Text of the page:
Monday, April 20, 2020

CS Lewis on "Learning in wartime"

From CS Lewis’ sermon “Learning in wartime.”

To be ignorant and simple now -- not to be able to meet the enemies on their own ground -- would be to throw down our weapons, and the betray our uneducated brethren who have, under God, no defense but us against the intellectual attacks of the heathen. Good philosophy must exist, if for no other reason, because bad philosophy needs to be answered. The cool intellect must work not only against cool intellect on the other side, but against the muddy heathen mysticisms which deny intellect altogether.

Phil’s thought

I have read a lot of nonsense about how educated and intellectual people are to be rejected and despised by “ordinary” Christians. I can’t understand what the alternative is. We should be ignorant and stupid? Not everyone can be educated or intellectual. In the sermon excerpted above Lewis compares a Christian intellectual’s duty to study (a student at Cambridge in his case) to that of a “charwoman,” a cleaning lady. Neither is more holy, but both are required. For a cleaning lady to shirk her duty would be just as bad as for a Christian intellectual to fail to study.

Now due to the COVIS virus I find myself asking the question Lewis’ students asked (in a slightly altered form): How can I study or teach during a pandemic? Lewis’ students felt pressure to go to war. Shouldn’t I give up my intellectual pursuits to help care for the sick?

I have asked this question in another form in recent years: “Should I study and teach when there are 71 million migrants, many war refugees who need my help?” Shouldn’t I dedicate my life to helping to save them physically and spiritually? My trip to the Moria Migrant Detention Centre on the Greek island of Lesvos made this all the more real.

I also faced this question as a teacher and student during the “Bosnian” war, the war in former Yugoslavia. Should we not open our dormitory in Vienna to refugees? I argued, “No,” since we hardly had enough room for the students as it was and our duty was to teach and to learn. When we lived in Novi Sad during the Bosnian war (academic years 1992-94) I was asked to help people escape by taking them in my car out of the country and to house refugees in the apartment I had rented for a classroom. I was asked to help carry sacks of flour and other goods to help refugees. I refused to transport people or house refugees (or “draft dodgers”) because I reasoned that if I was caught then I would be expelled from the country (Serbia, at that time called Former Yugoslavia) with no hope of return. I was on a temporary residence visa. I did help with food distribution some, but I focused on preparing lessons and teaching.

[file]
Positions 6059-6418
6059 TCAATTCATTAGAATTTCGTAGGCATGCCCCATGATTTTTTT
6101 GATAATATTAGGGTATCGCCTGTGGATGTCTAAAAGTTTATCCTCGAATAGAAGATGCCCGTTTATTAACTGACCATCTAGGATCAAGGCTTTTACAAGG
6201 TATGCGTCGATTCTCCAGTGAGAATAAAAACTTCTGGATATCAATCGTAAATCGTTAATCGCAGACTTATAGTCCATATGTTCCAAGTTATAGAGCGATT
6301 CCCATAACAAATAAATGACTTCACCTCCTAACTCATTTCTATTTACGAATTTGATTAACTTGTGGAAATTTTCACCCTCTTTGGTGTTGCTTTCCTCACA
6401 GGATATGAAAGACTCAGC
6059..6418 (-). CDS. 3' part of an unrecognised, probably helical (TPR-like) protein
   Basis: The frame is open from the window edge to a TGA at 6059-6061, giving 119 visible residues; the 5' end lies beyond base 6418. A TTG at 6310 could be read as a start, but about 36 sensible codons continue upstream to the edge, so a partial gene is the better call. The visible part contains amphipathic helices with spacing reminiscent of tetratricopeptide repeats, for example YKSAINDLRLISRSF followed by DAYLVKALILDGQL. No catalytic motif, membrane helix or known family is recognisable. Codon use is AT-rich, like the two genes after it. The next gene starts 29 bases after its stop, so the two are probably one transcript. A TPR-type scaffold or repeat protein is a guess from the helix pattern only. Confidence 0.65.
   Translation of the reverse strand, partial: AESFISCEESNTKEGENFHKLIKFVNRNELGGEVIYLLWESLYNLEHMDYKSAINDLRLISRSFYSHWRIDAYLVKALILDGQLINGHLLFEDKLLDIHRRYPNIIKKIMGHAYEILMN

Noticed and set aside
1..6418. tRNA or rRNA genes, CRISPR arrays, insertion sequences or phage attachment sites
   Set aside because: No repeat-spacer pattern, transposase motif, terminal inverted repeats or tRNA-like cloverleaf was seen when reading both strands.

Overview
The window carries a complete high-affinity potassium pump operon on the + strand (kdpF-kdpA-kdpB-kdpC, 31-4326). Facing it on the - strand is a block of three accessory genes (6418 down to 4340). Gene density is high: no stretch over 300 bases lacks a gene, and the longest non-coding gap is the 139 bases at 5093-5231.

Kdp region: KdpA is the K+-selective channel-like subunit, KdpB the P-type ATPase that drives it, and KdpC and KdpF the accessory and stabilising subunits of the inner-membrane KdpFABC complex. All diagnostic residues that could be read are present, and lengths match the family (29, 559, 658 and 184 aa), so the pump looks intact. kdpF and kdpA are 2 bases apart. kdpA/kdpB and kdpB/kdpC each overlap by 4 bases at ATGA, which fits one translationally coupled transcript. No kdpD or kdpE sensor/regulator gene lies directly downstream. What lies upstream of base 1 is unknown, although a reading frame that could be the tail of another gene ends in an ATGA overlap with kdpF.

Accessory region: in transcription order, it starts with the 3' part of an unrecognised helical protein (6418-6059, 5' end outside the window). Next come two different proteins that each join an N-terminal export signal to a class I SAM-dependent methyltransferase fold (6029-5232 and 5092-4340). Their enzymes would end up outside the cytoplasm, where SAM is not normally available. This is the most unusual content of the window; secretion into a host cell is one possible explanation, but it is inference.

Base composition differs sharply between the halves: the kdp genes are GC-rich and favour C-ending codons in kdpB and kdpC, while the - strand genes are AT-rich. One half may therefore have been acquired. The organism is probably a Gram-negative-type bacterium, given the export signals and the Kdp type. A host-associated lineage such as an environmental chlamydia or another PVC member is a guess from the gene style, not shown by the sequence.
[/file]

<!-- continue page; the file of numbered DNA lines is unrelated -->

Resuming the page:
One day a fellow in our church asked me angrily why I wasn’t helping with carrying the heavy sacks. I asked him whether he had read Acts 6. (He was a new Christian.) He said he hadn’t. I said, “Come and talk to me when you have.” Afterwards he came and said, “I see now!”

I am educated and an intellectual. I strive to use my gifts: intellect, education and opportunity to help equip others for ministry. I think ignorance and stupidity (I don’t mean lack of intelligence, I mean being unwilling to learn) are not an answer to atheistic liberalism. As Lewis says we must answer unChristian pretension and nonsense.

Even if there is a pandemic going on now, one day it will end. Even if the Black Death, the Bubonic Plague, which raged across Europe intermittently for four hundred years, eventually ended. Luther and others went on teaching and studying. As my mother would say, “This too shall pass!” However, intense and frightening our temporal situation seems, WWI or WWII or the COVID pandemic: “This too shall pass!” We cannot ignore our duty whether study or nursing, whether pure science or medicine.

As Lewis notes elsewhere in the sermon, we shall all die, sooner or later (though I would add unless the Lord returns first). Whether we die relatively quickly from a bullet or a disease or die at an advanced age from a long, protracted illness, we shall all die.

We must choose to live and die for the glory of God, either sooner or later, but either way we must use those gifts God has given us and follow his calling in our lives. Whether we defend the faithful against the acid attacks of nonbelievers on the Resurrection of Christ or whether we fight an invisible virus, we must do all the the glory of God and the good of humankind.

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